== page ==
This side of the river the settlement is called Watazu and I have been told that in the old days there was no intermarriage across the river. Tomorrow is the Gonokawa Matsuri and the huge firework display will be set up on this side so that the majority of viewers in Gotsu will see them reflected in the river.

These photos were taken in mid August, just after sunrise at around 6am.

Tuesday, August 13, 2019

The Clam Digger

I believe this gentleman was digging clams, but it could have been some other type of shellfish or creature. It was in the Fukushima River, an obviously tidal river near where it entered the sea in southern Miyazaki.

What was quite remarkable was that this was 3:30 in the afternoon, the hottest part of the day, in the last week of July, the hottest part of the year, in what is often the hottest part of Japan.

Of course he was dependant on low tide, a factor outside his control, and you can see he is dressed for the conditions...... notice the reflective sheet covering his back and shoulders,.... but I can tell you it was blistering hot

I had left Obi castle and the surrounding samurai district and caught the train back to where I left the pilgrimage and I was heading to Shibushi, a little further west along the coast.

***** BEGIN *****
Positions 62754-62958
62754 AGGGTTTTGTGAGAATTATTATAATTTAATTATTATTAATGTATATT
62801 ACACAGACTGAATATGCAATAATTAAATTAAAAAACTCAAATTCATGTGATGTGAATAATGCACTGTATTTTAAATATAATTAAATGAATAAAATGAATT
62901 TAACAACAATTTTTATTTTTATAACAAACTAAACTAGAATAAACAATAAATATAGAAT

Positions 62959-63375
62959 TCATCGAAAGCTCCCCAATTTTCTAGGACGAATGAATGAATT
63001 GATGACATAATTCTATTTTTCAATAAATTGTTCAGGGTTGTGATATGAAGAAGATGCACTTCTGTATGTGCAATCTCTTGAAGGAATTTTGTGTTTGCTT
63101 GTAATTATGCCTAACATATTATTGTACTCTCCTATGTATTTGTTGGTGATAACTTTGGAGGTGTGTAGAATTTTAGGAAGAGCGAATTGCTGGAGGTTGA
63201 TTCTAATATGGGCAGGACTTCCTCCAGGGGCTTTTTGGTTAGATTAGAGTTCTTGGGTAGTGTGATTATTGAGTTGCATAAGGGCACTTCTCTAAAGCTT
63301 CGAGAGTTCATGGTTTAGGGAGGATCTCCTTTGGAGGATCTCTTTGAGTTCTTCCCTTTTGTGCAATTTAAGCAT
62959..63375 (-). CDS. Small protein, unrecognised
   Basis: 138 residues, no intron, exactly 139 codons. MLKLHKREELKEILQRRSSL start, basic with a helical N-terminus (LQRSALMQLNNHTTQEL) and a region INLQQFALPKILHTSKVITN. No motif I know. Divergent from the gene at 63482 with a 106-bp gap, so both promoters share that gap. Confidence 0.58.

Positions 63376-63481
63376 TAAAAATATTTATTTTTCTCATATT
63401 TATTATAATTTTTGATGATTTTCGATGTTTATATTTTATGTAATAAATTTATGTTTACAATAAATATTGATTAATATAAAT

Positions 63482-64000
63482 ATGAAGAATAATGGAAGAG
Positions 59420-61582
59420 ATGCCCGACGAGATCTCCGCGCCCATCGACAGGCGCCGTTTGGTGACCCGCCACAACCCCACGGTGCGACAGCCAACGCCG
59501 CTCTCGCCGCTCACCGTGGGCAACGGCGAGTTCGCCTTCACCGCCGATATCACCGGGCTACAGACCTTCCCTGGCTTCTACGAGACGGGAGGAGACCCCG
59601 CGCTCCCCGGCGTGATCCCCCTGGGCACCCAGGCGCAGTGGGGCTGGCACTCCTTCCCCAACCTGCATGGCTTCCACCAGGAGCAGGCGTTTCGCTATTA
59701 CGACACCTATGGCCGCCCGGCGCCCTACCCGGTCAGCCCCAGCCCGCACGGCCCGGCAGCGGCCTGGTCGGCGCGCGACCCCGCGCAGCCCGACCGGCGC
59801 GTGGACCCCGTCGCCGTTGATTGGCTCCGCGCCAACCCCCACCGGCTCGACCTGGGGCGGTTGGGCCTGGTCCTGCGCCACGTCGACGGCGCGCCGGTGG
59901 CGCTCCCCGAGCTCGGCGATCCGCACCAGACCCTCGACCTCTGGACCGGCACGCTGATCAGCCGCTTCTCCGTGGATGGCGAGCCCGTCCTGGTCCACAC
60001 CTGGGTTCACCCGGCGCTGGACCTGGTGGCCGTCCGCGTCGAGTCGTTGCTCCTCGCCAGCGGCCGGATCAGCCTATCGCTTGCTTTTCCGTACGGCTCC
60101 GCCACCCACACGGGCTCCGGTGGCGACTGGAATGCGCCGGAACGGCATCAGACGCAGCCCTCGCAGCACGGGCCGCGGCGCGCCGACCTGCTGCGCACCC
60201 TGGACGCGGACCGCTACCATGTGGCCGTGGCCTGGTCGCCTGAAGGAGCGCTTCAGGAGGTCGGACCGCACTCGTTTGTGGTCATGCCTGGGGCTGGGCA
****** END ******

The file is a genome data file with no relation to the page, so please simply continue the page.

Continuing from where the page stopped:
Sunday, August 11, 2019

Nishiyama Inari Shrine, Sakate, Shodoshima

By the afternoon of my first day walking the Shodoshima Pilgrimage I had done a loop around the peninsula, passed my ryokan, and crossed over a narrow isthmus to Sakate where a group of mountaintop temples awaited me.

This line of vermillion torii led to a small Inari shrine. If you only consider shrines big enough to have buildings, then Hachiman shrines are the most common in Japan, but if you include smaller shrines then Inari is the most common.

Inari shrines became popular relatively late, in the Edo Period. Inari is not mentioned in the so-called ancient chronicles of Kojiki and Nihongi, but in the Meiji period it was decided that the identity of Inari was Ukanomitama  and so officially that is the identity listed although in reality Inari has countless forms and associations.

The tunnels of red torii and statues of kitsune, foxes, are two common things associated with Inari shrines....

Thursday, August 8, 2019

Obi Samurai District

Around the old castle ruins in Obi is an area of former samurai residences. Closest to the castle were the highest ranking samurai, moving down the ranks further away from the castle until you reach the old merchant district.